Determination of NMR relaxation times finally explained the origin of the third ligand. As can be seen from Fig. 14, the longitudinal relaxation time T1 increased upon copper binding whereas the transverse relaxation time T2 decreased. This is indicative of a decreased molecular tumbling, which in the experimental setup used can only be explained by aggregation—presumably dimerization. These findings were corroborated by light-scattering measurements on a different set of samples. Thus, the third ligand for copper binding comes most likely from a different CopZ molecule. It is, however, possible, that under biological conditions, a small thiol-containing molecule like glutathione or cysteine plays the role as a third ligand.

4.4. Comparison of the CopZ with Other Metal Chaperones

The structures of metal chaperones homologous to CopZ have also been investigated with bound metal ligands. Although the structures and functions of these proteins seem to be very similar, a different behavior upon ligand binding was observed. Table 1 gives an overview over the data reported so far. In general, copper is bound by three sulfur ligands, one of which has a longer distance to the copper ion than the other two. The stoichiometry of copper:protein has been reported to be 1:1 for CopZ (43) and for Hah1 (47), but 0.6-0.8 for Atx1 (50). A well-defined structure of the metal-binding site was obtained only for Hah1 (47) and Atx1 in solution at concentrations below 2 mM (48). CopZ (44) and Atx 1 in the crystal (47) exhibited disordered metal-binding sites.

The structure of Cu(I)Hah1, however, would suggest a stoichiometry copper:protein 1:2 rather than 1:1 found experimentally. CopZ, too, showed aggregation—presumably dimerization—upon interaction with copper. Unlike in X-ray crystallography, the Cu ion cannot be observed directly by

10 20 30 40 50 60 amino acid sequence

Fig. 14. NMR relaxation times for apo- and Cu-CopZ. Relaxation times and steady-state 15N{1H} NOEs measured for the backbone amide nitrogen atoms of apo-CopZ (□) and Cu(I)-CopZ (♦). (A) Tj/T2 recorded at a 15N frequency of 50.7 MHz; (B) longitudinal relaxation time T1; (C) transverse relaxation time T2; (D) 15N{ JH}-NOEs recorded at a 15N frequency of 60.8 MHz. For Cu(I)-CopZ no measurements were obtained for the residues 11-20 (see text). (Reprinted with permission from ref. 44.)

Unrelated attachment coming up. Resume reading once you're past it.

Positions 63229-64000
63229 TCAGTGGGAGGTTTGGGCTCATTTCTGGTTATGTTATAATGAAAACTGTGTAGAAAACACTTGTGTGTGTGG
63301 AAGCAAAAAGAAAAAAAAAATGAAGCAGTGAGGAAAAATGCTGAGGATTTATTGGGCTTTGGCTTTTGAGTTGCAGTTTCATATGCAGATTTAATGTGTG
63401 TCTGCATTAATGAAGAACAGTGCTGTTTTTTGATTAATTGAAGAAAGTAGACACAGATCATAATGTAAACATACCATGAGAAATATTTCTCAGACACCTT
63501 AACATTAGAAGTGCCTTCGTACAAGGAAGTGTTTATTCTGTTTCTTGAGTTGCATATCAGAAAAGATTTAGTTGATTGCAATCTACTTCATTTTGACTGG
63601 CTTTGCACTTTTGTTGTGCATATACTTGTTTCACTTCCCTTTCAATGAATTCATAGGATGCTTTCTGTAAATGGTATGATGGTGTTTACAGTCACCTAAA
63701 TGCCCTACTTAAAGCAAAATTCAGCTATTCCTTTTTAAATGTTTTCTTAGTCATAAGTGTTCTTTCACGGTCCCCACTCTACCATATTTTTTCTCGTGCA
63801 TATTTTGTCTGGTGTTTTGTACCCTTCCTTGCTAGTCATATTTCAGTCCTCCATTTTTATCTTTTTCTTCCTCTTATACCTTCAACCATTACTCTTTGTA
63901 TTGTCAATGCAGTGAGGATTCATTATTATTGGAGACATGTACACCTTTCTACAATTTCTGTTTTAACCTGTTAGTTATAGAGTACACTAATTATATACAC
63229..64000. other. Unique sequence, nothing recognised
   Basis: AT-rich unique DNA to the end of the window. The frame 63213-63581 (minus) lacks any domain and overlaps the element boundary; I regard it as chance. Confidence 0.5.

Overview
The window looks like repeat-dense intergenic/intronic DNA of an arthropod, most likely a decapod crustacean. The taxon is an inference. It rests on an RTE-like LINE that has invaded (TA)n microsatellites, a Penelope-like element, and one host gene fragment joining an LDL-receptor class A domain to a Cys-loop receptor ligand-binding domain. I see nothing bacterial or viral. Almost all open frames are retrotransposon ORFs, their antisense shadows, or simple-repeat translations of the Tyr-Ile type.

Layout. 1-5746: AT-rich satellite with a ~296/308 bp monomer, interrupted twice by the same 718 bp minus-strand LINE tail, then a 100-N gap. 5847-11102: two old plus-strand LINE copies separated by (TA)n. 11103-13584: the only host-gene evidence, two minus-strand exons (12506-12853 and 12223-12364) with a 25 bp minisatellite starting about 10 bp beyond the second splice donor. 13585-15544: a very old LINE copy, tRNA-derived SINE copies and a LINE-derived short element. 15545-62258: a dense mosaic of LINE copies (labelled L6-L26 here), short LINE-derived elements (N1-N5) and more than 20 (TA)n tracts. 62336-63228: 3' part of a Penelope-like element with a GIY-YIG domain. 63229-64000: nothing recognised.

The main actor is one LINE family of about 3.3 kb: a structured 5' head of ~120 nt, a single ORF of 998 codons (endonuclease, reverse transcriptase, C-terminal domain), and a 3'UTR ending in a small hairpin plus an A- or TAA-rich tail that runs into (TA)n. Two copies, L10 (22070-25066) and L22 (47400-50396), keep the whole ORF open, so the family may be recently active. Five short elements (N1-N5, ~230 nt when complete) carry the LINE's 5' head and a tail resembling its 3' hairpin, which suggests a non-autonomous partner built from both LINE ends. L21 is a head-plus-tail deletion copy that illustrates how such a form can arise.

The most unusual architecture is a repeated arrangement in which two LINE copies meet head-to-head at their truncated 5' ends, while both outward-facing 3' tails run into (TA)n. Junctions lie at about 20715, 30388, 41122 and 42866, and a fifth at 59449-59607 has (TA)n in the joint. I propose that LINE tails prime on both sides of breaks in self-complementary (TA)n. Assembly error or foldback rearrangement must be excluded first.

10 20 30 40 50 60 amino acid sequence

Fig. 14. NMR relaxation times for apo- and Cu-CopZ. Relaxation times and steady-state 15N{1H} NOEs measured for the backbone amide nitrogen atoms of apo-CopZ (□) and Cu(I)-CopZ (♦). (A) Tj/T2 recorded at a 15N frequency of 50.7 MHz; (B) longitudinal relaxation time T1; (C) transverse relaxation time T2; (D) 15N{ JH}-NOEs recorded at a 15N frequency of 60.8 MHz. For Cu(I)-CopZ no measurements were obtained for the residues 11-20 (see text). (Reprinted with permission from ref. 44.)

solution NMR. Therefore, nothing definite about the number of copper ions in the CopZ dimers can be said. Cu-Cu scatter peaks in Cu(I)mbd2, however, suggest a copper-binding site with at least two copper ions for this protein domain, which would fit a dimeric state with a 1:1 stoichiometry, but no structural information for mbd2 is available.

Solutions of Cu(I)Atx1 in concentrations higher than 2 mM exhibited a loss of NMR signals from the metal-binding loop and a part of the following helix (47) similar to what was found for Cu(I)CopZ. The formation of precipitate was reported under these conditions, but the aggregation state of the protein remained uncharacterized. In the case of CopZ, the NMR signals of the metal-binding loop and the first two turns of the following helix disappeared; in Cu(I)Atx1 at high concentrations, only the NMR signals of the metal-binding loop and two residues of the first helix turn vanish.

For both the Cu(I)Hahl crystals and the Cu(I)CopZ solution, it has been stated that the observed aggregation/dimerization could be an artifact introduced by the non-physiological sample conditions.

Table 1

Overview of Structural Work Reported on CopZ and Similar Metal Chaperones

Table 1

Overview of Structural Work Reported on CopZ and Similar Metal Chaperones

Protein/

Natural